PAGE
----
I've used the word 'salve' in one writing I've made. One of the readers objects that the word 'salve' is 'a substance we use for healing a wound' thus it can't be used here. My sentence was:

Supplication is a salve for every sore.

Although when I used it, the thing I had in my mind was that here the word 'salve' is in a 'figurative' sense. I need to have some inputs from the contributors on this with some examples.

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    Salve can be used figuratively, e.g "when someone is upset or sad, kind words can be a salve for their feelings". Commented May 29, 2019 at 9:02

2 Answers 2


From Merriam-Webster's definition of salve:

2 : a remedial or soothing influence or agency
// a salve to their hurt feelings

And from Oxford Dictionaries:

1.1 Something that is soothing or consoling for wounded feelings or an uneasy conscience.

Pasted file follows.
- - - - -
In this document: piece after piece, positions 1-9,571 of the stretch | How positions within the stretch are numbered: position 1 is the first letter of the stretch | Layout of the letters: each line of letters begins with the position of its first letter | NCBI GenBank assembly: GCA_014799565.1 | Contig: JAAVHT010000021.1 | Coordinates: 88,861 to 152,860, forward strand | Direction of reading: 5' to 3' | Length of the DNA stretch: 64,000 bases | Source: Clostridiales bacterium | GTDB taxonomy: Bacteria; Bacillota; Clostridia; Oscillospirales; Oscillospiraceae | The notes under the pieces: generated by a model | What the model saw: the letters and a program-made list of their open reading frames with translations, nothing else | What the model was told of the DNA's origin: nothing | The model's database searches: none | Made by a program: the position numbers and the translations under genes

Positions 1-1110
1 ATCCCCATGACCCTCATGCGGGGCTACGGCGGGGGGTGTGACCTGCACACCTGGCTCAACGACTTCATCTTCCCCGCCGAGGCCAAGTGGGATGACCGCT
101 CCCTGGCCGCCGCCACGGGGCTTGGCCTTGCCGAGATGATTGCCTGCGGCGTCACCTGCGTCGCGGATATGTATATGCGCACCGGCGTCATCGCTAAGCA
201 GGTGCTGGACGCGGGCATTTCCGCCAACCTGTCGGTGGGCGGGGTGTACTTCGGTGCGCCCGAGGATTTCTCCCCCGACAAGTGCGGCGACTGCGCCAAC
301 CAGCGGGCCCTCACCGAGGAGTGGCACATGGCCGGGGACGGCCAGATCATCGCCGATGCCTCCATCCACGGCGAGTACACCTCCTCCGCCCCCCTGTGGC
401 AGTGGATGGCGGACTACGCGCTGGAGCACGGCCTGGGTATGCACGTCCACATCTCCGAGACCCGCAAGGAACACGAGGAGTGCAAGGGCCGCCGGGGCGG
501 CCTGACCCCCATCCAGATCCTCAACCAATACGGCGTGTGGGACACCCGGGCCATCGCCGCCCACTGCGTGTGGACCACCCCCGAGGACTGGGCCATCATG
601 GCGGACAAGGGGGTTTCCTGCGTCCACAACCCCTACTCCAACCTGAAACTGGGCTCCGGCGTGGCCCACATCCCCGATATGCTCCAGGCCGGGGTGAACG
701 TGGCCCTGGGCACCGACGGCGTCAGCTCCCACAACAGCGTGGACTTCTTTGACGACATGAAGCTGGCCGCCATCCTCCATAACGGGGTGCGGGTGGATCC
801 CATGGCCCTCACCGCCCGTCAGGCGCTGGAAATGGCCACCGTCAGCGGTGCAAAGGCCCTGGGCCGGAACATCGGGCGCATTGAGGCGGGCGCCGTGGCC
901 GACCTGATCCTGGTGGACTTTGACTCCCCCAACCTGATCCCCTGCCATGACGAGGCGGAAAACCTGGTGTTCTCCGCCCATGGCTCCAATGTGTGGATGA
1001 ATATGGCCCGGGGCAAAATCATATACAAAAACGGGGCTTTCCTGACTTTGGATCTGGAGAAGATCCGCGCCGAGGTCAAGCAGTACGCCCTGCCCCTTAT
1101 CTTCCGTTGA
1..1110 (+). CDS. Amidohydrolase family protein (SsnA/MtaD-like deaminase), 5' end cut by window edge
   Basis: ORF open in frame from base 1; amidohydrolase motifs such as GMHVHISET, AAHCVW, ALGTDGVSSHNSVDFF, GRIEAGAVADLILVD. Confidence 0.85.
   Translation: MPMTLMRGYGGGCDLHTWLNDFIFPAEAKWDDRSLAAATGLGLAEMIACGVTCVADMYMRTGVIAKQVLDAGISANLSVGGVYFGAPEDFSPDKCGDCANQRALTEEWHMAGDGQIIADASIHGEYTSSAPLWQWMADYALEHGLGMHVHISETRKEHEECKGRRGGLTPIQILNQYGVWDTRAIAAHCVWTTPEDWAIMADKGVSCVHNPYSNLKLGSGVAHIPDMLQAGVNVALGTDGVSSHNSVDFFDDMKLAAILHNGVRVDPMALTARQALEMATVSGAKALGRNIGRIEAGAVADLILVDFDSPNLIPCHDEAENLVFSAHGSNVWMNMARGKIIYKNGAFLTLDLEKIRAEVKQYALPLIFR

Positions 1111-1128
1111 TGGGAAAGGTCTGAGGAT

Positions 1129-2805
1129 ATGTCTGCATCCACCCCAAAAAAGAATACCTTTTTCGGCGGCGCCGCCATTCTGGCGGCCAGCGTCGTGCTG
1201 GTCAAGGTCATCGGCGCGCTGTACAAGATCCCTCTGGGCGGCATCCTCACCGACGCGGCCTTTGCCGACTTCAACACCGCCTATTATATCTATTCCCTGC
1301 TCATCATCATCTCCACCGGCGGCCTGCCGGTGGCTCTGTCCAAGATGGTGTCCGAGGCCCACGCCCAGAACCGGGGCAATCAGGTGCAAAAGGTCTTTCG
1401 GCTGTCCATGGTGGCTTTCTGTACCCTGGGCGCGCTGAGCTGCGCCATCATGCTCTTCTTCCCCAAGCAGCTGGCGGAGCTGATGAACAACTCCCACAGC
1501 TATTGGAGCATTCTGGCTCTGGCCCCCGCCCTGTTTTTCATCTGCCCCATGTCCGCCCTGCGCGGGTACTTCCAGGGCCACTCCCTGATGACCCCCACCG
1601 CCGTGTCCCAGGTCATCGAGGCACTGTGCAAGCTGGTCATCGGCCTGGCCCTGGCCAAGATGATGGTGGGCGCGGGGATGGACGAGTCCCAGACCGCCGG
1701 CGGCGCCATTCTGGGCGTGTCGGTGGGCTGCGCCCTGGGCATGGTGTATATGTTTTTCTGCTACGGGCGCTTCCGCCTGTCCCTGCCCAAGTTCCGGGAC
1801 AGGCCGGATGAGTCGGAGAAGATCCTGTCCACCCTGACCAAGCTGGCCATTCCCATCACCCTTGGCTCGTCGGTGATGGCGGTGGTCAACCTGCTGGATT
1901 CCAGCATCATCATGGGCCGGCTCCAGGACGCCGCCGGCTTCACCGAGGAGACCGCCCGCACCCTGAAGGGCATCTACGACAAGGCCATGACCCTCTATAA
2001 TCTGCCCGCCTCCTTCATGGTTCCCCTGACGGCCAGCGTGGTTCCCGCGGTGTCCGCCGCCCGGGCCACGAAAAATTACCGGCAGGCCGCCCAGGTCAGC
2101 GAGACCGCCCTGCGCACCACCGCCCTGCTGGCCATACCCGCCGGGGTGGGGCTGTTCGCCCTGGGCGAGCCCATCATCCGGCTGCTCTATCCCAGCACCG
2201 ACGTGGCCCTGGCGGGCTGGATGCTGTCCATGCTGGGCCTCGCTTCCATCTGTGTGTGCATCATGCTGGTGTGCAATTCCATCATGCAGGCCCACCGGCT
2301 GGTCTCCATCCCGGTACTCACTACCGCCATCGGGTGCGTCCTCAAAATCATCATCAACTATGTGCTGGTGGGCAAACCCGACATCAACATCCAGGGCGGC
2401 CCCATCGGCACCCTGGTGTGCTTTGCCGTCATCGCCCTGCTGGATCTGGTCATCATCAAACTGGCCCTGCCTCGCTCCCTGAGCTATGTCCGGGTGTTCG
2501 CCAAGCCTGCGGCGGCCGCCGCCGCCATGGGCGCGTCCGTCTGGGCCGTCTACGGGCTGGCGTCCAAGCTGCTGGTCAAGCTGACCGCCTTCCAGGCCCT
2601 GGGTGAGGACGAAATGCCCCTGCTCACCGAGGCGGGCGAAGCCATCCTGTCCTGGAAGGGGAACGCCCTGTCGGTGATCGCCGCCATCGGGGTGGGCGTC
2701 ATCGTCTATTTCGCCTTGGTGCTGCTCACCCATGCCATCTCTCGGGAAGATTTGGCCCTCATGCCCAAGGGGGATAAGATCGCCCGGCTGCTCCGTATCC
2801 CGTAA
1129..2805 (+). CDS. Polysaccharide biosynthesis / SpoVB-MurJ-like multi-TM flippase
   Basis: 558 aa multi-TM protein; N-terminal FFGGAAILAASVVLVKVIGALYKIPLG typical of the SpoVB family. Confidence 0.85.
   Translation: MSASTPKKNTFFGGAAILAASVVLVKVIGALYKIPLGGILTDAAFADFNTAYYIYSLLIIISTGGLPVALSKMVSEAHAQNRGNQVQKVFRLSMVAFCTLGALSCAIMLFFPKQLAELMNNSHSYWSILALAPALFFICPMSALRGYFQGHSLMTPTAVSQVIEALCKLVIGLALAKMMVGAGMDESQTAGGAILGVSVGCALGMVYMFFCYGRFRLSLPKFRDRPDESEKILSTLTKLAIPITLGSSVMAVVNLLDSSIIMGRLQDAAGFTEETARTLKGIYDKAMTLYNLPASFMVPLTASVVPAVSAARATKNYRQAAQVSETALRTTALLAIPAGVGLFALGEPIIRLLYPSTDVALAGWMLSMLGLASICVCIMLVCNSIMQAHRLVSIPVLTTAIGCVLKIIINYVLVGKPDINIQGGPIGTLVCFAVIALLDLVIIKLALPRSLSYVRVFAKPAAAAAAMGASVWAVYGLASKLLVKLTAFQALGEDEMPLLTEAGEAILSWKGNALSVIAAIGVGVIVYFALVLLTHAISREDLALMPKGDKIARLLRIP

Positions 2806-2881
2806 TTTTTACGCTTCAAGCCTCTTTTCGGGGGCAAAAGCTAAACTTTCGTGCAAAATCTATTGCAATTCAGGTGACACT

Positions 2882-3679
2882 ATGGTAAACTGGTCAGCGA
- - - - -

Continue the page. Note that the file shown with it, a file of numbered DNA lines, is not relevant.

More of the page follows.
‘the idea provided him with a salve for his guilt’

Using it in this second sense of the word is perfectly fine. Point the person who objects to a dictionary.


I don't see any problem. You have formed an expression which is grammatical, whose meaning is clear, and which I understood.

The word "salve" is no longer in common usage, at least in American English, and less-educated speakers may not recognize it; but it seems to me to be used correctly. The word "supplication" is not in common usage outside religious contexts. Neither of these facts mean your expression is wrong; I only point them out so you can judge whether it is appropriate for your context and your audience.

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